6. Leeds Castle, UK
Leeds Castle, though only one of hundreds of castles in the U.K., is unique in that it has been updated to a comfortable, livable one. It became a royal palace over 700 years ago and has seen no military action for almost that long. The castle lies in a large park on a small lake – a beautiful sight, especially in the moonlight.
7. Brennhausen, Germany
Brennhausen is a castle in Bavaria, Germany. It is located in the Haßberge Nature Park. The first known mention of Brennhausen in an official document was the year 1182.
8. Schwerin Castle, Germany
Schwerin Castle is a castle located in the city of Schwerin, the capital of the Bundesland of Mecklenburg-Vorpommern, Germany. For centuries it was the home of the dukes and grand dukes of Mecklenburg and later Mecklenburg-Schwerin. It currently serves as the seat of the state parliament.
Set in a romantic location on a small island in Lake Schwerin, Schwerin Castle is one of Europe’s foremost examples of historicist architecture. The island location chosen for the original Slav stronghold, first documented in 973, offers many strategic advantages.
9. Herstmonceux Castle, UK
Herstmonceux Castle is a brick-built castle near Herstmonceux, East Sussex, England. This castle is one of the oldest significant brick buildings (built in the 15th century) still standing in England; brick was an unusual material for the time in Britain. The builders of Herstmonceux Castle concentrated more on grandeur and comfort than on defence.
From 1957 to 1988 its grounds were the home of the Royal Greenwich Observatory. Today it is used by the Bader International Study Centre of Queen’s University, Canada. Herstmonceux Castle is home to events throughout the year, including the annual England’s Medieval Festival on August Bank Holiday weekend.
10. Muiderslot, Netherlands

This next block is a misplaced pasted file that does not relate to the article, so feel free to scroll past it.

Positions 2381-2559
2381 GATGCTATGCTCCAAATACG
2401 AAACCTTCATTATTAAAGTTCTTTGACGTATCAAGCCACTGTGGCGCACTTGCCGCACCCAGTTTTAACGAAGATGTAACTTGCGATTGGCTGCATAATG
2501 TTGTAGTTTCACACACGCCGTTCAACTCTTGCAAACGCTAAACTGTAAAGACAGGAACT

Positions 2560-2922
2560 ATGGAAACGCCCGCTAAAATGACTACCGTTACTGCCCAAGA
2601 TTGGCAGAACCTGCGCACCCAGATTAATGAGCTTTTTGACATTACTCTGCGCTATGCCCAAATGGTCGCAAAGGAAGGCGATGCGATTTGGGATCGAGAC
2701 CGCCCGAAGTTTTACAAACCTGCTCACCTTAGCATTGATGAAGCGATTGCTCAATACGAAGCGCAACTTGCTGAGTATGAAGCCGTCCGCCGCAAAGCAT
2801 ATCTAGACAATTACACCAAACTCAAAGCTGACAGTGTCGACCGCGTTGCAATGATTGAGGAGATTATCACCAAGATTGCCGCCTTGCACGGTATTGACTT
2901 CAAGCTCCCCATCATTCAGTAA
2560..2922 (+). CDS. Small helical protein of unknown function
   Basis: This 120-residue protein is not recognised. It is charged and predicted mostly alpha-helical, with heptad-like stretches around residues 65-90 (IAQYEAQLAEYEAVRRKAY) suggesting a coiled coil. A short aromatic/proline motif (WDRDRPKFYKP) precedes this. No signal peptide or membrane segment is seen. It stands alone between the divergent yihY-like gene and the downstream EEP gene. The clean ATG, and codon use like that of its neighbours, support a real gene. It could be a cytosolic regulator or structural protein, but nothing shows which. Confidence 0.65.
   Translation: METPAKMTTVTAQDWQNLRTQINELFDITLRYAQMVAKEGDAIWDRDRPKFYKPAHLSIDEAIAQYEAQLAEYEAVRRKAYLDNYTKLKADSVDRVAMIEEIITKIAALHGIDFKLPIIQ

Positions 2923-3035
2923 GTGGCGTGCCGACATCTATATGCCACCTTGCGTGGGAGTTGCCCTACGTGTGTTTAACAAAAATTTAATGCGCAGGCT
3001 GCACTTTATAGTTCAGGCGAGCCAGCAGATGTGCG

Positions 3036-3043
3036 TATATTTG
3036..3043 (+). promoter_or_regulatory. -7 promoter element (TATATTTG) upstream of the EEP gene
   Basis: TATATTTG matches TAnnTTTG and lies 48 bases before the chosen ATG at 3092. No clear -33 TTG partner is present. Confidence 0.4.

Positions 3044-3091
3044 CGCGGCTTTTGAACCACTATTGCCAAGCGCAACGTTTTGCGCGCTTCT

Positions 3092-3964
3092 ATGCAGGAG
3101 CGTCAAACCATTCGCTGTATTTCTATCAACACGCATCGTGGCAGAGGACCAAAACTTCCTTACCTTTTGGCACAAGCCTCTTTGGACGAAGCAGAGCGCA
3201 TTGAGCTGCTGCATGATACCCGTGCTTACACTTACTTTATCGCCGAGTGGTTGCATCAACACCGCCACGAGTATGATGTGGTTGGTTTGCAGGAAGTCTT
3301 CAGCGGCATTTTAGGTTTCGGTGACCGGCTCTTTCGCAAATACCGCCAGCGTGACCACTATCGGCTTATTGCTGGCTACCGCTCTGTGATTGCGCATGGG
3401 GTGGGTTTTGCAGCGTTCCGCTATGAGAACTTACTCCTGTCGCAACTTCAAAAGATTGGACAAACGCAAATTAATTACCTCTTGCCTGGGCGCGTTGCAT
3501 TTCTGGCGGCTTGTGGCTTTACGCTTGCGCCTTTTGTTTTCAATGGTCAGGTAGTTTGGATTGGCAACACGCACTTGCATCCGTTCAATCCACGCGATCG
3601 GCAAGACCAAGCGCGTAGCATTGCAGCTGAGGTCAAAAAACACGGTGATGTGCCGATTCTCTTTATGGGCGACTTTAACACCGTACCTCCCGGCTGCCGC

The Muiderslot is a castle in the Netherlands, located at the mouth of the river Vecht, some 15 km (9.3 mi) southeast of Amsterdam, in Muiden, where it flows into what used to be the Zuiderzee (drained bay). It’s one of the better known castles in the Netherlands.
The Muiderslot, surrounded by a splendid castle moat, is furnished and decorated with art and everyday objects from the 16th century. The castle is currently a national museum. The insides of the castle, its rooms and kitchens, have been restored to look like they did in the 17th century and several of the rooms now house a good collection of arms and armour.
11. Glücksburg Castle, Germany
Glücksburg Castle is a castle in the town of Glücksburg, Germany. It is one of the most important Renaissance castles in northern Europe. This castle is the seat of the House of Glücksburg (ducal house) and was also used by the Danish kings.
Situated on the Flensburg Fjord the castle is now a museum owned by a foundation, and is no longer inhabited by the ducal family. Its board of directors is chaired by Christoph, Prince of Schleswig-Holstein, the current titular duke and head of the House of Glücksburg and House of Oldenburg.
12. Moyland Castle, Germany
Moyland Castle is a moated castle in North Rhine-Westphalia, Germany. Its name derives from the Dutch word Moiland which means “beautiful country”. The name was probably coined by Dutch workers, which the former owner Jacob van den Eger of the Lower Rhine had brought to his property to drain the surrounding wetlands.
The palace complex consists of a closed, four-towered main keep (a type of fortified tower), which is southeast of farm buildings in the front. The latter is home to a museum café, museum administration, the library and a space for changing exhibitions.